Mascot characters Madobe Yuu and Madobe Ai spices up special Japanese versions of Windows 8 with their cute, "moe" charm.
Promotion for new tech software in Japan isn't really that different from how it is done here. You present the software's capabilities, show its potentials, and market to the people how they could use it efficiently. However you may want to know that once you hit Tokyo's Akihabara district, the "otaku" center of Japan, promotion for almost anything takes on a slightly different, cuter level.
On October 12, 2012, Microsoft Japan announced that reservations can now be taken for Windows 8 orders. At least two weeks before the official worldwide release, tech shops around Japan have already begun accepting pre-orders and reservations of the announced Windows 8 product packages.
While there are no significant changes in standard distribution packages, Microsoft Japan has actually prepared a little nifty bonus for those who are into the "Akiba-kei" (Akihabara-style) culture. Extra Windows 8 DSP (fresh install) packages that feature two new "moe" mascots, Madobe Ai and Madobe Yuu, will be presented as an exclusive OS theme. The package will include various custom media and installation files, as well as other extra stuff, for those who are interested to have more than just an OS to their new PC's.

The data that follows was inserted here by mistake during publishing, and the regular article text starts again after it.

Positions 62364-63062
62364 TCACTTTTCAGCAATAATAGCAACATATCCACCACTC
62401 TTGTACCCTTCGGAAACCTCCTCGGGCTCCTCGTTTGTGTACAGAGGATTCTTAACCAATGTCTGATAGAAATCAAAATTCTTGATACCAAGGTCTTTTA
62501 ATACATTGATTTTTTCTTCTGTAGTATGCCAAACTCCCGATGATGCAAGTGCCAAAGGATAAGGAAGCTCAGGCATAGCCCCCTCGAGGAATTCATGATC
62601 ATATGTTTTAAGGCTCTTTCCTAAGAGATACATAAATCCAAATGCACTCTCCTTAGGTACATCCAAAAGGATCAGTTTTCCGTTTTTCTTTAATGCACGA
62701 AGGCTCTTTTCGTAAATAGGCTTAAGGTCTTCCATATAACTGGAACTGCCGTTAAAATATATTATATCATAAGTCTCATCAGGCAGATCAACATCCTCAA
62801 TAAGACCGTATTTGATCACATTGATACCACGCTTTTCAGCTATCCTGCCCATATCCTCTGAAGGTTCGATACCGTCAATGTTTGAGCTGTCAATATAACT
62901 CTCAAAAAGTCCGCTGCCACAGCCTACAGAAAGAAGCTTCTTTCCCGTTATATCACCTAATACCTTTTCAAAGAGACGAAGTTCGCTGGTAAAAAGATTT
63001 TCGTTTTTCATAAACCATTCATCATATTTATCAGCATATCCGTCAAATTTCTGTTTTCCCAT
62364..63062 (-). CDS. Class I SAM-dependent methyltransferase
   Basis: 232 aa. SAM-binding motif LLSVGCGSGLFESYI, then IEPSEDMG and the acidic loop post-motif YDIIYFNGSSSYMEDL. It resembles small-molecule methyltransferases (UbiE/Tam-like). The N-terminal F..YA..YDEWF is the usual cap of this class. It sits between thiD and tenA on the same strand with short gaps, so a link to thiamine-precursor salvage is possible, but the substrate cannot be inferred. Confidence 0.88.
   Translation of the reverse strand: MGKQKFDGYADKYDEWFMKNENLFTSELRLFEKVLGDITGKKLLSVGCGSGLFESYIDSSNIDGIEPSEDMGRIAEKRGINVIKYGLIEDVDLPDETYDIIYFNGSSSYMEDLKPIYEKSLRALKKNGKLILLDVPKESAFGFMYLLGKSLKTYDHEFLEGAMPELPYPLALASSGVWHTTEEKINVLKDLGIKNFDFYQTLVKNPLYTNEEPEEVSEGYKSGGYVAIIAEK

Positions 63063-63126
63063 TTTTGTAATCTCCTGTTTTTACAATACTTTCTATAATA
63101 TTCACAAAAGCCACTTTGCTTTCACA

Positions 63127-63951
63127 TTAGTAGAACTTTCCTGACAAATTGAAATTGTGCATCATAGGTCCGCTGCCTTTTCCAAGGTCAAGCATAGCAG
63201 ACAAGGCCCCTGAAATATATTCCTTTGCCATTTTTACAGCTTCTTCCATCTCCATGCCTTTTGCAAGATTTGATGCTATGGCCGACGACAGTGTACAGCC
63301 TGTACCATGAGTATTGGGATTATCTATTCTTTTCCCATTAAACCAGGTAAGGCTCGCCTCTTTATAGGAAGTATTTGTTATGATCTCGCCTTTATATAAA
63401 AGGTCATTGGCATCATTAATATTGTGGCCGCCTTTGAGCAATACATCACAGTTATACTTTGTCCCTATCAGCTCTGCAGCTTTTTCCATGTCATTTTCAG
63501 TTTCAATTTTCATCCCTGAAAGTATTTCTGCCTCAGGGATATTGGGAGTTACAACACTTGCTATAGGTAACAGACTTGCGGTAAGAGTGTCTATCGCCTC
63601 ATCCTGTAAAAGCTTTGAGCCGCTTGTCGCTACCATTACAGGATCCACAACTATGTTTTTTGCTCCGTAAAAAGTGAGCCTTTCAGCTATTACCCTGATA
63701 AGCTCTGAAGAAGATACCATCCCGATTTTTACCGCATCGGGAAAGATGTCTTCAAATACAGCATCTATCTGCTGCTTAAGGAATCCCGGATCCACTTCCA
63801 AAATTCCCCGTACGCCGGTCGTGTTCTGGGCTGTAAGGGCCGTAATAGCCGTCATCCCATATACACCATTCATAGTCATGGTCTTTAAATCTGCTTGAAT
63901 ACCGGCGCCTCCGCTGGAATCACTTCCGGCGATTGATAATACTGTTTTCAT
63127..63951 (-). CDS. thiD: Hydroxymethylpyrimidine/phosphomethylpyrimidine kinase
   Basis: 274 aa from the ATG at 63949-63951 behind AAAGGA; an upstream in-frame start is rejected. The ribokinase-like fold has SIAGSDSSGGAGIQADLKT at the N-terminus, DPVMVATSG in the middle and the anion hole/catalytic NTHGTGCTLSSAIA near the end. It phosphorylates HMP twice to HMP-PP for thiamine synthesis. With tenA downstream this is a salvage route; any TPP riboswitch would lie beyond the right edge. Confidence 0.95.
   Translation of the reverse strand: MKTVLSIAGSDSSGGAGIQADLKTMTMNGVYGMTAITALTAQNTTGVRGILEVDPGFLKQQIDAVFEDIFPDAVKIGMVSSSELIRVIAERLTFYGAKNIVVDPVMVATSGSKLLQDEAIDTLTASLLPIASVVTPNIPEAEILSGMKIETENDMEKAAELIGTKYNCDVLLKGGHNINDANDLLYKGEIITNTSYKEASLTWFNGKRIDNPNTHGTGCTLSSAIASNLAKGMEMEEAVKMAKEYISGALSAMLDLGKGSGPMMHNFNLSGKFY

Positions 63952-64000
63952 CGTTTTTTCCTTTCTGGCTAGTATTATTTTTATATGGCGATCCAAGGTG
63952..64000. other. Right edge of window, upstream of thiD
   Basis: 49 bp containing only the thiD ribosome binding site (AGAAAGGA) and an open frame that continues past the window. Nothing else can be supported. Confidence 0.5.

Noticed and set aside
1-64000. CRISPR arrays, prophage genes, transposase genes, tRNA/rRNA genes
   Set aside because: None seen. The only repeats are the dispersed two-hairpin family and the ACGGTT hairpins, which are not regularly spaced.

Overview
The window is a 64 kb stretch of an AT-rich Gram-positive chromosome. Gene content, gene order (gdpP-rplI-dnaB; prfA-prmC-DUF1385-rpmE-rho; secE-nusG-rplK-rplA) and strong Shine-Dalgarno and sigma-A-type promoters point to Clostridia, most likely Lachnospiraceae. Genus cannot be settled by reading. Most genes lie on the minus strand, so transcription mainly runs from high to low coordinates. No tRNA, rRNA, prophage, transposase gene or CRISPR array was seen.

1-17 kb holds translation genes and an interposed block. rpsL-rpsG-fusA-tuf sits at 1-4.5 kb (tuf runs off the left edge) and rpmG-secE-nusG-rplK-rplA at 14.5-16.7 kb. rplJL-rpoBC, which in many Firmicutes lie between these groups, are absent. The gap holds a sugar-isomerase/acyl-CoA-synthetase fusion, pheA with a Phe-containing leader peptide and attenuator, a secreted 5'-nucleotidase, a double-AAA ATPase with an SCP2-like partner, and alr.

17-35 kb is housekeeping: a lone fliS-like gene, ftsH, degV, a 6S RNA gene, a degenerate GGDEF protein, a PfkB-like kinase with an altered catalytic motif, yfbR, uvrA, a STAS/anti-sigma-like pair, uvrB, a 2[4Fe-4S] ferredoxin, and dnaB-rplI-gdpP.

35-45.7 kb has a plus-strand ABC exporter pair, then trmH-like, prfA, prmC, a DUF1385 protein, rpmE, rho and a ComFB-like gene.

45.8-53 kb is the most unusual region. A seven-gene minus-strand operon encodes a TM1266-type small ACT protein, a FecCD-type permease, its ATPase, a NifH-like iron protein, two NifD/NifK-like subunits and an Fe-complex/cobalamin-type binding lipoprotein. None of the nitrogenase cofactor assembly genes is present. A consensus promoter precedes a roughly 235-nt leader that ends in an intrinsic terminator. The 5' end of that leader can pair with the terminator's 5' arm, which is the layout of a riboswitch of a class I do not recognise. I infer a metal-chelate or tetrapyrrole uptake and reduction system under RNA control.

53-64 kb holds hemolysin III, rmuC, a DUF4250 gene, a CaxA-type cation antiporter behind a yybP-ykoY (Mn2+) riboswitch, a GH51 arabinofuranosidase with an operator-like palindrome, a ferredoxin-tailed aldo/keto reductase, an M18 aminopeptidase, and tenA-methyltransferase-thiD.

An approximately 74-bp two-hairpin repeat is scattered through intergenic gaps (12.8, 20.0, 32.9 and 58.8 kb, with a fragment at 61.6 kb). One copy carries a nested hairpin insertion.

Using these "moe" mascots to generate higher amount of interest to a specific group of potential customers isn't new in Japan. In fact, Microsoft Japan has already done it at least 3 years ago with Madobe Nanami, the "moe" mascot for Windows 7. Special bonus packages for the Japanese version of Windows 7 also included exclusive media and installation files that would let the user have Madobe Nanami become a resident of their computer unit.
These special Windows 8 DSP packages will include a Microsoft Wedge Touch mouse, and will be available at around 18,000 to 20,000 yen (around 230 to 255 USD).